Even in a high-gravity environment such as ours, at the 'epiforce' of an explosion, where the outward expansion of whatever combustible has either just reached its 'maximum combustion' (where the most fissile material is 'lit' at one point in time) or overcome whatever contained it, it will project any contained or proximate material at the highest speed, but from there after, the energy will drop and projectiles will be ejected at a slower speed, and so on and so on until the explosive engine's combustible is exhausted. Those 'epiforce' projectiles will, of course, travel the farthest from the explosion epicentre.

Now take the same model and transpose it into a 'no-gravity' environment.

Again, the 'epiforce' projectiles will attain the highest velocities, and those projected after, slower ones (et cetera et cetera)... but this time, there is nothing to slow those projectiles down (well, there is, but I'll get to that in a second). So the 'outermost' projectiles will be travelling at a much faster velocity than the later 'inner' ones, and this relative 'difference', as the velocity of all projectiles is constant (without considering other later factors), will grow over time. Already we have a model where, from the perspective of the innermost projectiles (pretend that they are standing still), the outer projectiles are accelerating.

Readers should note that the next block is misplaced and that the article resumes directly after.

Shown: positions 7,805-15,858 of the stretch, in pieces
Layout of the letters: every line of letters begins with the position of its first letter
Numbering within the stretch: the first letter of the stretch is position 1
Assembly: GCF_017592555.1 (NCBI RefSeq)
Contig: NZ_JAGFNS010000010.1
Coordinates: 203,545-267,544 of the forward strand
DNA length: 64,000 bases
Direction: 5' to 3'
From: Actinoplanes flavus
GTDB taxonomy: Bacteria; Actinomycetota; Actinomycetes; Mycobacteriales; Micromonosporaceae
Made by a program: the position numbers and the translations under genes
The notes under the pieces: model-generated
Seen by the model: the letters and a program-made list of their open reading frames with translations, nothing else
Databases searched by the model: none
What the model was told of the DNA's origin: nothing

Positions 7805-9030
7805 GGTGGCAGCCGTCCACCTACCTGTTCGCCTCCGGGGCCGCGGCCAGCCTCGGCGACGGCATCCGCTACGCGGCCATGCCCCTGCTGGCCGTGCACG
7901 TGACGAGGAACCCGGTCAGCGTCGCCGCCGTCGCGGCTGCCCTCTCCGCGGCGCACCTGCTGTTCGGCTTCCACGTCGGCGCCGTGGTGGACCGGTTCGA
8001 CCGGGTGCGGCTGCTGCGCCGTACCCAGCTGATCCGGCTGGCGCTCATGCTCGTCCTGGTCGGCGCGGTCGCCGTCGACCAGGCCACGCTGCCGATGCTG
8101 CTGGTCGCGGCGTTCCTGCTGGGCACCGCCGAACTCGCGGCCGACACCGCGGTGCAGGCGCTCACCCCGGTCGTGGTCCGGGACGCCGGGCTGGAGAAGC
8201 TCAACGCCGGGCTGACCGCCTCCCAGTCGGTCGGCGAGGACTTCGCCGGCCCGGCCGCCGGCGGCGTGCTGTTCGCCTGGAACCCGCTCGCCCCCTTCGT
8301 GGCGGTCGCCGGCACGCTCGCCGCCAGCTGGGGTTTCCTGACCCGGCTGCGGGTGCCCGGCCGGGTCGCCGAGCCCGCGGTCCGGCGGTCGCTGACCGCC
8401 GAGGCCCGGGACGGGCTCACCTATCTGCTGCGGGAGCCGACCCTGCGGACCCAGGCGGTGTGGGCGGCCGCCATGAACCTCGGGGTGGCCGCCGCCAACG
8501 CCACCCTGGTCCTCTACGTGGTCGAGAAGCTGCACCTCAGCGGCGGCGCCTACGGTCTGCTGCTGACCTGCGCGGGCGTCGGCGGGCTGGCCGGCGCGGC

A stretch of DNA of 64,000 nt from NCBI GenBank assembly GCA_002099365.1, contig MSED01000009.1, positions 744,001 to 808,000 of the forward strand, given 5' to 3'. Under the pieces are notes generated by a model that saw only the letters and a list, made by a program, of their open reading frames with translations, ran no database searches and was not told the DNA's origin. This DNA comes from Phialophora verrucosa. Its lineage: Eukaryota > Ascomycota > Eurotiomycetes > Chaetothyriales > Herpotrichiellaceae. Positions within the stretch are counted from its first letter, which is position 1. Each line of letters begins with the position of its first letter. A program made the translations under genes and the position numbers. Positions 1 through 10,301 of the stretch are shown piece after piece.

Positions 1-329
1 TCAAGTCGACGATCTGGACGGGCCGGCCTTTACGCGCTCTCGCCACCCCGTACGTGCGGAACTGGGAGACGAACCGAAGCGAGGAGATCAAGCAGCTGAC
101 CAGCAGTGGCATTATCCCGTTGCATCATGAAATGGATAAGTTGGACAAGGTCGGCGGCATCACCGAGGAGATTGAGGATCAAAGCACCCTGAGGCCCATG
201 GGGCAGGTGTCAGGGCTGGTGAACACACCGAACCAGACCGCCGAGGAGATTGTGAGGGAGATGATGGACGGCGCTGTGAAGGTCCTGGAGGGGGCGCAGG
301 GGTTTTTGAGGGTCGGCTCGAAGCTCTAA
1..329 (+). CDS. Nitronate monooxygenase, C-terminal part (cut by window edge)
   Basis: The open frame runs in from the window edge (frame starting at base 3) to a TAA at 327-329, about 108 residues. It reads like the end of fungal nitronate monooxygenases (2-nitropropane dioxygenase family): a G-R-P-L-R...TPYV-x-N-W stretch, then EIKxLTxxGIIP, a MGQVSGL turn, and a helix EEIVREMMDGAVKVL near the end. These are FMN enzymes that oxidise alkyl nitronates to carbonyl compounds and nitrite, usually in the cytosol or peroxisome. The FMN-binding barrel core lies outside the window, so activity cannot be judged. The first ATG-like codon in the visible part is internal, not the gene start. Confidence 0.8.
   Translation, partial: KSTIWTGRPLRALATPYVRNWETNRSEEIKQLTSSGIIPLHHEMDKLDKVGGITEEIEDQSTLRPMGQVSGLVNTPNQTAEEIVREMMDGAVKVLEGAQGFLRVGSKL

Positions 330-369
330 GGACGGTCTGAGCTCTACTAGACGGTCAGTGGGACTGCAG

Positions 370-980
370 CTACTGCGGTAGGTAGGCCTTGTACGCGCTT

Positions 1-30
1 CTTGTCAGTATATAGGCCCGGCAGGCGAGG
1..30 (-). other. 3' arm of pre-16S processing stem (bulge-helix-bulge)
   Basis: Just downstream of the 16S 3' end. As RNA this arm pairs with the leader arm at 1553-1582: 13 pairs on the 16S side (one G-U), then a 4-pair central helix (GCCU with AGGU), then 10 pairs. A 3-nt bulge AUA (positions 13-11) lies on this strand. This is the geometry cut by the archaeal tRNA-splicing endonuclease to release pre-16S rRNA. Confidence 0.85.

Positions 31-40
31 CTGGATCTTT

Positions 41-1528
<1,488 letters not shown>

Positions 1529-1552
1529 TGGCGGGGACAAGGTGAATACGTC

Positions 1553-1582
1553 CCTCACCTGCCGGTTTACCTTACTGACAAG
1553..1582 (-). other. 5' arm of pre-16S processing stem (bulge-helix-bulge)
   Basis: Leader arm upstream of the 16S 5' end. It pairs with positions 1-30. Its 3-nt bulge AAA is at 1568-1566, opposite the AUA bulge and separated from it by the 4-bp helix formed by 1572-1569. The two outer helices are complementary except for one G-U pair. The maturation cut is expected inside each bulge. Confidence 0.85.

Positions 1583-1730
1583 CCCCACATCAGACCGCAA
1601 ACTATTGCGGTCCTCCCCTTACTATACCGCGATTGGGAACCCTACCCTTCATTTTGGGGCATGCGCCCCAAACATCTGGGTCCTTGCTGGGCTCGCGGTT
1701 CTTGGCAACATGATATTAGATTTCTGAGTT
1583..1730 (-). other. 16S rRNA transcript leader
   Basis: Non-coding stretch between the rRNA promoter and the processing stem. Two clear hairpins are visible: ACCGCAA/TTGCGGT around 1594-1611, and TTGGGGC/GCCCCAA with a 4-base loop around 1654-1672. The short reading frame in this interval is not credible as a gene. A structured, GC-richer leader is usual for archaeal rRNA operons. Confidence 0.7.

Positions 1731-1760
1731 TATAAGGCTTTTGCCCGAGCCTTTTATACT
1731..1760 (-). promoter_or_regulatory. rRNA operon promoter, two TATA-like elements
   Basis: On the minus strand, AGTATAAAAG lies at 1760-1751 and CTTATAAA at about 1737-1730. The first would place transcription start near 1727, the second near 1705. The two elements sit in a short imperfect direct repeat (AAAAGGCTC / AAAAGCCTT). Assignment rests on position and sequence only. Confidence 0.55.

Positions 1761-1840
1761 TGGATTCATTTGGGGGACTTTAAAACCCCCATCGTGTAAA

That's fine enough on its own as a 'small' model, but the universe is hardly that, and there's the enormous gravitational forces that it contains to factor in.

It would be the slower 'projectiles' closer to the 'big bang' explosion epicentre that would be the first to succumb to mutual gravitational attraction and form stars (then planets). There's also the density of the ejected matter to consider at each point in the explosion (but I don't have either the math nor engineering/mechanics knowledge for that), but I would think that, even if the 'rate of explosion' was constant (which it is most likely not), the faster-velocity material on the outer rim would also be more disperse (over a wider circumference), thus slower (and less likely) to accumulate into larger masses.

So, one way or another, toward the epicentre of the (former) explosion, we would have a 'core' that would be increasingly denser and have a higher gravitational mass, and, logically, a centre of gravity as a whole.